Car Shopping, Handbags And Wealthy Uncles: The Quest To Explain High Drug Prices

 

High drug prices are a hot topic in politics right now. President Trump has made lowering them a cornerstone of his re-election bid and is pushing a variety of ideas to get that done.

But politicians — of either party — who want to rally the public around this have a challenge: Drug pricing is incredibly complex and convoluted. Just explaining what it is — let alone how to fix it — is really hard.

You know what’s great for understanding complicated things? Analogies.

How about: My love for you is like drug list prices — sky high and arbitrary.

No?

OK, here’s a favorite of Secretary of Health and Human Services Alex Azar: Drug list prices are like car sticker prices.

Azar is a former pharma executive, and currently the man in charge of executing Trump’s proposals to lower drug prices.

“Since 1958, car companies have been required to post their sticker prices,” he said in a speech last fall. “People still get discounts when they go to purchase a car, but sticker prices are considered an important piece of needed consumer information. There is no reason it should be any different for drugs.”

I spoke to four drug pricing experts from all over the country and nobody liked the car sticker price analogy. In terms of transparency, the comparison fits — knowing a base price is certainly useful. But it overstates the usefulness of that knowledge by implying that patients have much more power to act — to shop around or negotiate — than they actually do.

To begin with: “You’re not going to die if you don’t have a car,” says Erin Fox, a pharmacist who studies drug shortages at University of Utah Health. “But you could probably die if you don’t have your insulin.”

Prospective car buyers could always bicycle or take the bus. If they don’t like a deal, they can walk away, or try to haggle.

“When you go to the pharmacy you’re not negotiating with the pharmacist for the cost of your drugs,” says Adrienne Faerber, a lecturer at the Dartmouth Institute.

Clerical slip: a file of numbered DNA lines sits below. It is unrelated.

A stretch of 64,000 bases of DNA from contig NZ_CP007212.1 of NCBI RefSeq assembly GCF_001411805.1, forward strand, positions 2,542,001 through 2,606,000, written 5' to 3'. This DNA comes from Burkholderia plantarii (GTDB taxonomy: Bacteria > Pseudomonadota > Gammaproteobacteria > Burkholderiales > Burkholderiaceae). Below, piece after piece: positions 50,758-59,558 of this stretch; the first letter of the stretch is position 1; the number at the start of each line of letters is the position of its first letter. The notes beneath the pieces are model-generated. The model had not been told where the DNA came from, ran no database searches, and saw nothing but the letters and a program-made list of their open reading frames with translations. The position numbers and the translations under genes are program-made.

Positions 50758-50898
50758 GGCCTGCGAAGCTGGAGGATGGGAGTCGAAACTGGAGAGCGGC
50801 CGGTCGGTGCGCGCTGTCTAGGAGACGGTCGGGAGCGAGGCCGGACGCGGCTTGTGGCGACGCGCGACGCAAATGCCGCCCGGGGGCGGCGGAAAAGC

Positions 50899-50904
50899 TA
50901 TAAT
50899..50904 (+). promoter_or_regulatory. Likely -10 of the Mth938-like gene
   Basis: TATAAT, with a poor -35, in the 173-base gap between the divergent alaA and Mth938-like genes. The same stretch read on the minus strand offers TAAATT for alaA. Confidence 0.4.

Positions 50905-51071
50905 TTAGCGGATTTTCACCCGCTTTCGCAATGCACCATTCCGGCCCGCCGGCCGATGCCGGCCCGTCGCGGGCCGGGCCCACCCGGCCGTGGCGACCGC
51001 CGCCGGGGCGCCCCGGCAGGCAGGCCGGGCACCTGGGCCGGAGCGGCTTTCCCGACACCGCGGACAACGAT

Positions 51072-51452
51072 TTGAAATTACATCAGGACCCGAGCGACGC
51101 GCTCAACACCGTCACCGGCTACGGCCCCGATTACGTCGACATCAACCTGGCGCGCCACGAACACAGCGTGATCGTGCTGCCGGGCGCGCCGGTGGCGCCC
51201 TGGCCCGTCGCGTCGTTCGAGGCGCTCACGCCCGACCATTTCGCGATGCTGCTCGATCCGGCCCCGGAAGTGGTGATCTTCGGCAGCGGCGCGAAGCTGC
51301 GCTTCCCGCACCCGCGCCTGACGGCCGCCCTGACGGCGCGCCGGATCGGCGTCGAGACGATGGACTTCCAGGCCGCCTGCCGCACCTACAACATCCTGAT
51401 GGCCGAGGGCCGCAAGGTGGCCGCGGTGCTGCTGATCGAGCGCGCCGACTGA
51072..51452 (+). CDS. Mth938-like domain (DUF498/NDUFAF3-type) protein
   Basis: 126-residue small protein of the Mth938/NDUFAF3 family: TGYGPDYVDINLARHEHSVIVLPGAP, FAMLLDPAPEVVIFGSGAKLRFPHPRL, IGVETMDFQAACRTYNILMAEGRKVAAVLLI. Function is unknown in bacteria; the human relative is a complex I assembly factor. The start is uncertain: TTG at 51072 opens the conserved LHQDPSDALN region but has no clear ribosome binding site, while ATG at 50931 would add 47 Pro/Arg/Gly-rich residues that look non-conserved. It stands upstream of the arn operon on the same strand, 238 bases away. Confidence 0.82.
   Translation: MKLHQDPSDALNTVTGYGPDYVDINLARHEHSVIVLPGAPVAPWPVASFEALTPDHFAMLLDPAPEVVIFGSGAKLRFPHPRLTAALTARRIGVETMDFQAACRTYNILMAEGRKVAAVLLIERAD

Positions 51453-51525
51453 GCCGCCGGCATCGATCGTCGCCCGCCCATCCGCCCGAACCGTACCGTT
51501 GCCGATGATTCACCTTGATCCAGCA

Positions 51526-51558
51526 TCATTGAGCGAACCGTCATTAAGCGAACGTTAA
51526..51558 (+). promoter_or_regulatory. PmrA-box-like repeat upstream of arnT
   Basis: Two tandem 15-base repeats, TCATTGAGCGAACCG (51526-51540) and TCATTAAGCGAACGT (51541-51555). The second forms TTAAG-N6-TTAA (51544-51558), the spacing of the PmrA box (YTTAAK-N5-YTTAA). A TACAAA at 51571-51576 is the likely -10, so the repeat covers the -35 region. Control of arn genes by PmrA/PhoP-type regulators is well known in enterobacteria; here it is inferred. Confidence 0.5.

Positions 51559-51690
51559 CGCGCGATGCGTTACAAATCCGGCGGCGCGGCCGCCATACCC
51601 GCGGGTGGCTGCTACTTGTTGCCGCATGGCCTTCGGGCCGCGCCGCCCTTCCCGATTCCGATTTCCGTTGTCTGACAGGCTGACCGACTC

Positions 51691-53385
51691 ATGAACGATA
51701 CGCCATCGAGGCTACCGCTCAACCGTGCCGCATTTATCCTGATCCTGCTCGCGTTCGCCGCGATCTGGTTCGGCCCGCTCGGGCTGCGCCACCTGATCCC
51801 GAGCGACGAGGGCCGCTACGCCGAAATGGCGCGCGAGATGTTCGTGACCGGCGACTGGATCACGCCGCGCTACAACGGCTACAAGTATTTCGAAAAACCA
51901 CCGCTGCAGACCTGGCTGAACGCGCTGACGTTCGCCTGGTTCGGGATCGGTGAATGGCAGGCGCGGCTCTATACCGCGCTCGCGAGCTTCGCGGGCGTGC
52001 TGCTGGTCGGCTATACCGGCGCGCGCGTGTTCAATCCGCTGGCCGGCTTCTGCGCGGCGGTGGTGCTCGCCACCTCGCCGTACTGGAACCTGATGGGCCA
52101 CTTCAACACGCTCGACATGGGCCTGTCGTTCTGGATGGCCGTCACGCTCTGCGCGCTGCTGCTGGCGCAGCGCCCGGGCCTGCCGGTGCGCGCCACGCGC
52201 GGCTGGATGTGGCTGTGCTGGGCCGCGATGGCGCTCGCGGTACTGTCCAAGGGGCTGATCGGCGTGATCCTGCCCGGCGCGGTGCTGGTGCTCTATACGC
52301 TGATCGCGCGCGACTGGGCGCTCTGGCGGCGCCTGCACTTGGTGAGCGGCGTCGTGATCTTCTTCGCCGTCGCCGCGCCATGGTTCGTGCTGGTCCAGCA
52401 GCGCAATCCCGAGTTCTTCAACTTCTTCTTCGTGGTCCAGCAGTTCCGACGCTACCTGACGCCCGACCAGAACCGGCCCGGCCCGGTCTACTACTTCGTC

Then there’s the markup.

“When Chevy marks up the price of their car, maybe they’re marking it up 10%, or something like that, but many of these drug prices are marked up many times over,” says Robert Laszewski, a health policy consultant. “If Chevy jacked their prices up 400%, it might be a good analogy.”

It’s true that after drugmakers put money into developing, testing and actually making a drug, they can set the list price pretty much anywhere they want — whatever the market will bear.

“The better analogy to think about the pricing of drugs would be really expensive designer handbags,” Faerber suggests. “When you buy a really expensive designer handbag — tens of thousands of dollars — the materials that go into that handbag are not reflective of the actual price. That price that you’re paying is because it’s desirable, because it has a brand that has a lot of value associated with it, and because it is an indicator of potential scarcity.”

But this analogy misses all the other steps drugs go through before you get the price you pay. There are pharmacy benefit managers or PBMs — middlemen that haggle to reduce the price — and take a cut.

Insurers pay PBMs to negotiate with drugmakers over the price, and if you’re insured, you pay a slice of that price at the pharmacy. Sometimes it’s just a flat $5 copay, but more and more people are paying a lot more.

“You might have a high deductible plan — you may not have a choice, your employer may only offer a high deductible plan,” Fox says. “You’re going to be faced with full list price of medications until you hit your deductible.

“You can’t predict if you’re going to get a chronic disease or not. You can’t predict if you’re going to need an expensive medication or not,” Fox adds. “I think that’s where these high deductible plans that force patients to pay that full list price all at once are really a disservice to patients.”

Fox and many of the others I spoke to for this story pointed out that one of the most backward parts of this system is that the people who can least afford high drug prices pay the most.

Even if you have good insurance, says Stacie Dusetzina of Vanderbilt University, you’re still paying for high drug prices indirectly.

“People tend to not really think about the premiums that they’re paying for their insurance plan, which is really related to what you pay at the pharmacy counter,” Dusetzina says. Your copay might be cheap, but you might be paying a lot every month for your premium.

So list price does matter to all consumers — from those with no insurance to those with the very best health plans.

No matter what, you can’t see how high those list prices you’re paying for actually are, and you can’t negotiate a better deal.

Here’s one more shot at an analogy.

“Maybe it’s a little bit more like your rich uncle buying you a car,” Dusetzina says.

So imagine that your rich uncle is the middleman, haggling over the car’s price on your behalf. He’s doing the negotiations, Dusetzina says, so the ultimate price doesn’t really matter to you, because you’re not paying for it directly. “But maybe it comes out of your inheritance in the end.”

“Not a very nice uncle!” Laszewski says, and laughs.

So — does he have any better ideas?

“I’m hard pressed to find anything in the American marketplace that comes close to this bizarre pricing system,” Laszewski says.

Not a handbag, not a car — just a weird, convoluted system that governs how Americans get their prescription drugs.

So, maybe, my love for you is like drug list prices: inexplicable.

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